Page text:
August 12, 2012 7:21 pm
The Olympic marathon-runners passed St Paul’s Cathedral three times on Sunday and each time, ringing in their ears along with the cheers of the crowd, were the cathedral bells.
This was a full four-hour peal, performed without a pause, which makes the marathon look like a sprint. (Memo to the International Olympic Committee: out with beach volleyball, in with campanology!) A full peal happens at St Paul’s on average less than once a year, and is usually reserved for great state occasions. This was the third time in the Olympic fortnight, with a fourth scheduled for the Paralympics next month. There never were such times.
Until a few months ago, this spot was occupied by a peace camp of anti-capitalist protesters. Now thousands of people thronged the pavements to catch one last glimpse of an event that managed to marry sport with both capitalism and nationalism.
The most extraordinary manifestation of these Olympics has been the way people just wanted to glimpse it for themselves. The men’s marathon was the final chance for the ticketless and again every available inch was packed.
Marathon-watching is hardly the most exciting form of spectating, especially when, unlike the London Marathon, it is not enlivened by runners dressed as pantomime cows or pineapples. There was not much drama or patriotic interest either: Stephen Kiprotich of Uganda comfortably saw off the Kenyan favourites and the leading British challenger was a distant 30th.
No matter: the crowd was enraptured. All kinds of absurd theories are being offered for this. I believe it is not the occasion that matters as much as the opportunity. In an increasingly passive world, where most of waking life comprises staring at a screen, the urge to be part of something real becomes overwhelming. The Olympics, in a sense, has been the flip side of last summer’s British riots.
But what a flip side! The sceptical, self-deprecating country that Danny Boyle celebrated in the opening ceremony has seemingly ceased to exist. For the past two weeks we have seen a kinder, gentler, even sunnier London. Those who left the city fearing chaos now think themselves accursed for not being there.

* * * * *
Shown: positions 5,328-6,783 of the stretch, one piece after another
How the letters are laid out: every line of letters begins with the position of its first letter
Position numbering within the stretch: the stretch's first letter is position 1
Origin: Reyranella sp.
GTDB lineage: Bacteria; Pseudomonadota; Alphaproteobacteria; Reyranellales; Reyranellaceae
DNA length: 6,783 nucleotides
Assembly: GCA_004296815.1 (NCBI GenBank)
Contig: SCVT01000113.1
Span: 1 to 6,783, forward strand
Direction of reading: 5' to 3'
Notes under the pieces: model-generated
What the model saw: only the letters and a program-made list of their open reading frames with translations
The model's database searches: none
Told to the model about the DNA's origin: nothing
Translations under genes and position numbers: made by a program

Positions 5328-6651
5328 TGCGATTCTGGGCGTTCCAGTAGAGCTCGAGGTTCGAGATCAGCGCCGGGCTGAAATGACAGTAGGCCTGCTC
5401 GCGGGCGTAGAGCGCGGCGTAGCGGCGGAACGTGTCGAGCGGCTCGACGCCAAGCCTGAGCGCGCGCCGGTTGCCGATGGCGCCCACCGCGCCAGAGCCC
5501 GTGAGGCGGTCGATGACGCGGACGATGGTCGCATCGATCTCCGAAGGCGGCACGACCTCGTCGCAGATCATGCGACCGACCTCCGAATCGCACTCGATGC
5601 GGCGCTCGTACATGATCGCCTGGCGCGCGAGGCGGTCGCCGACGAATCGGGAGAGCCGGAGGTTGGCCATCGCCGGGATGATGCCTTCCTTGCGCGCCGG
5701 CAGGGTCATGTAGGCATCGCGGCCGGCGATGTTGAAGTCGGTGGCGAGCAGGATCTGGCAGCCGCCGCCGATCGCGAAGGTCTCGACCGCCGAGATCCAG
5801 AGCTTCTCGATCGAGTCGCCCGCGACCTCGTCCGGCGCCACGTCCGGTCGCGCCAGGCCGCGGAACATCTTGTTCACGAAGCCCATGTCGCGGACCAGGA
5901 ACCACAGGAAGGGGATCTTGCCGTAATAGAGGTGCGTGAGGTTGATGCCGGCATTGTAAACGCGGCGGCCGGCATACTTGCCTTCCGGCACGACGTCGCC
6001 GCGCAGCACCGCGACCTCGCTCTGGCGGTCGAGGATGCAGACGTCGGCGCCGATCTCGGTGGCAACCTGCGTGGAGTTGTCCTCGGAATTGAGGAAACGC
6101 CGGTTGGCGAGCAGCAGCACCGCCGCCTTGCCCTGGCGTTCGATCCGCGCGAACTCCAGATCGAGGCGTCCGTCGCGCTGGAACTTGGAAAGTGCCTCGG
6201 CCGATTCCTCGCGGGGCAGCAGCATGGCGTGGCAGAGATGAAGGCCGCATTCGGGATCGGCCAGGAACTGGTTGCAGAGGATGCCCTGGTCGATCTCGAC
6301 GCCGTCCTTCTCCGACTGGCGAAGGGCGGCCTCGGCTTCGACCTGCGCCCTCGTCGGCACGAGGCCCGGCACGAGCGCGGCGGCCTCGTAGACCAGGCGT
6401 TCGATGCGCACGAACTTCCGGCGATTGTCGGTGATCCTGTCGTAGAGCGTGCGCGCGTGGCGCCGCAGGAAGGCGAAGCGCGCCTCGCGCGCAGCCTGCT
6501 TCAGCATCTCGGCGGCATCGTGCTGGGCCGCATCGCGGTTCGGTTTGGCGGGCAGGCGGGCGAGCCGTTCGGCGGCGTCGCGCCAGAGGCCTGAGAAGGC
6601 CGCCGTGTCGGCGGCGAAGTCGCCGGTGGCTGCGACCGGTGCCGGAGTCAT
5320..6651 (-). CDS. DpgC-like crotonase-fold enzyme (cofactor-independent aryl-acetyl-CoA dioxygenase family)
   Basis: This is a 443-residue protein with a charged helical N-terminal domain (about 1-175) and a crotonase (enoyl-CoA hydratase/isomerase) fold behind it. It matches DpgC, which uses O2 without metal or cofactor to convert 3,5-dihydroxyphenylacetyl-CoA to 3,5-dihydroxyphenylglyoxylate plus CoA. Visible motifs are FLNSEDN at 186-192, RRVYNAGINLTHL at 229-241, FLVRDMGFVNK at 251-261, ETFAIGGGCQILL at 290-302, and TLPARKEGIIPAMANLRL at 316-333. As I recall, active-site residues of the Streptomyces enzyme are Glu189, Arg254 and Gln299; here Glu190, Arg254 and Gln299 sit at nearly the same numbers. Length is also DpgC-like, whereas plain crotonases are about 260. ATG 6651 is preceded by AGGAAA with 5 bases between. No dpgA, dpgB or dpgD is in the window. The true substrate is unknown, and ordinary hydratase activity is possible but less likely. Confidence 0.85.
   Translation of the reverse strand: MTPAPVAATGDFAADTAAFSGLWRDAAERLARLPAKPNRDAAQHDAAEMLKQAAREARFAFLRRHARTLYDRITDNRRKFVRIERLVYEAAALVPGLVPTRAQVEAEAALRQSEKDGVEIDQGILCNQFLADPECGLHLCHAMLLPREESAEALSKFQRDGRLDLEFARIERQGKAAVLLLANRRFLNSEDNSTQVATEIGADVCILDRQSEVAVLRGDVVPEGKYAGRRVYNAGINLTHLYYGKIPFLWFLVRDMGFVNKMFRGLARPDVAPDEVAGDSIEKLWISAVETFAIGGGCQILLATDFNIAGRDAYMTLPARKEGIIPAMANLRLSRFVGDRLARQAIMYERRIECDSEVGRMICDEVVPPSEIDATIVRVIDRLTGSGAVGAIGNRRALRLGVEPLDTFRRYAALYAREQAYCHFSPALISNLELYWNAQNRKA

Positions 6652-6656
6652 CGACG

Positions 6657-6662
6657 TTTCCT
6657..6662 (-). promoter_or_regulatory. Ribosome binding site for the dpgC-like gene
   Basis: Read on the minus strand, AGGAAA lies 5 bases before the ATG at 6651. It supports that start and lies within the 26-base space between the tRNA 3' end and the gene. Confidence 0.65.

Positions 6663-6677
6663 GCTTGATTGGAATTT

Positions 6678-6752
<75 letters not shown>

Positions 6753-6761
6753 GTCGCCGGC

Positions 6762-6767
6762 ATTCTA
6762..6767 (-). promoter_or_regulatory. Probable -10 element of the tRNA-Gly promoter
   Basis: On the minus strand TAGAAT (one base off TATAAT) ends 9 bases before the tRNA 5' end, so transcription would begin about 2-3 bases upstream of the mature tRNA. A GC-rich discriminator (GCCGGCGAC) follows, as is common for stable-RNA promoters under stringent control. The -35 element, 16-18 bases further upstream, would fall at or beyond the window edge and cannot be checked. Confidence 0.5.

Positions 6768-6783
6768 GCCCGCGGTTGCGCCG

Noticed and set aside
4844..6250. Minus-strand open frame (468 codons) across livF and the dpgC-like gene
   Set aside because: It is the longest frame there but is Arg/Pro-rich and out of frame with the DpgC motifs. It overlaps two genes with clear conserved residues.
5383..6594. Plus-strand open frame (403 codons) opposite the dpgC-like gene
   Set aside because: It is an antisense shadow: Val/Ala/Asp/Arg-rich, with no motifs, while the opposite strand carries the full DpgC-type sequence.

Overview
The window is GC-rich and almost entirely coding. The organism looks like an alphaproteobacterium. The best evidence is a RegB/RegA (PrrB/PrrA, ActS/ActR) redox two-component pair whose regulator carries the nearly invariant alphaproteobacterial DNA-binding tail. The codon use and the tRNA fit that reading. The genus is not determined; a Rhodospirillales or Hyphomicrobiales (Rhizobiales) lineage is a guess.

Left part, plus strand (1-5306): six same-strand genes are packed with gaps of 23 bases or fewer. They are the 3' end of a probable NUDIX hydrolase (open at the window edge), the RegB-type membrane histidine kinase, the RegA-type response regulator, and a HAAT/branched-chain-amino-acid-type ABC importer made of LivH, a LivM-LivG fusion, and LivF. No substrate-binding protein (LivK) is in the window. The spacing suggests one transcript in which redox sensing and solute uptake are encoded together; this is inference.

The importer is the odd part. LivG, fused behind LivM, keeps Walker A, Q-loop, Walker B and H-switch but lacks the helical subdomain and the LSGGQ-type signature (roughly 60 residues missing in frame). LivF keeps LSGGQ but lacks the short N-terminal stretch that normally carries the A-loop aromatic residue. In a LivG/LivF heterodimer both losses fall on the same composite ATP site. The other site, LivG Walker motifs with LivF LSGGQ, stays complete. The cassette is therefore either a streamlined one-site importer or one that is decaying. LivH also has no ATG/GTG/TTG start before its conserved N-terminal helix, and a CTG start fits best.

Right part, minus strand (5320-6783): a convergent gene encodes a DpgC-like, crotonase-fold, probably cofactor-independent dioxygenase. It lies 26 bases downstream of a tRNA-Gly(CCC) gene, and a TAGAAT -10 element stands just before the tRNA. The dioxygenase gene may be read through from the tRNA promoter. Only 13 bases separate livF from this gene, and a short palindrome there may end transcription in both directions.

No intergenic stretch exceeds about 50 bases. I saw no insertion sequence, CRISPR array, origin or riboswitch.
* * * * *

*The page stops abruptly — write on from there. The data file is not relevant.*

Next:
They are right to kick themselves because the mood of the past fortnight is unlikely to be seen again. In the wake of Britain’s gold medal success (boxer Anthony Joshua won gold number 29 on Sunday) no national priority has seemed more urgent than hurling enough money at elite athletes to ensure they do it again in Rio de Janeiro come 2016 – David Cameron has just pledged another £500m.
An even more urgent priority over the months ahead will be ensuring that no one gets close to discovering the true cost of these Olympics. Such a figure, if it is ever accurately computed, will remain hidden deep in the Treasury vaults. All three major political parties have been in power since Britain was awarded the games seven years ago and none of them have an interest in asking awkward questions, however many hospital wards, libraries, regiments and police jobs have to go. After all, amid the fervour, it seems possible that Olymposceptics are being drowned as witches in remote parts of the kingdom.
But maybe not. Among the crowd outside St Paul’s on Sunday was Zoe Page, a teacher from County Durham. She had travelled 260 miles to see this race. “I love the Olympics,” she said. Does everyone in Durham? “Not everyone. A lot don’t think this has much to do with them.”
Better keep ringing those bells! I expect grumpy old Britain will be wringing its hands again soon enough.
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